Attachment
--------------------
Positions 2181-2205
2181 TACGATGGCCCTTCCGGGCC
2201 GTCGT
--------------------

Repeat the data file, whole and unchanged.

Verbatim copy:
Positions 2181-2205
2181 TACGATGGCCCTTCCGGGCC
2201 GTCGT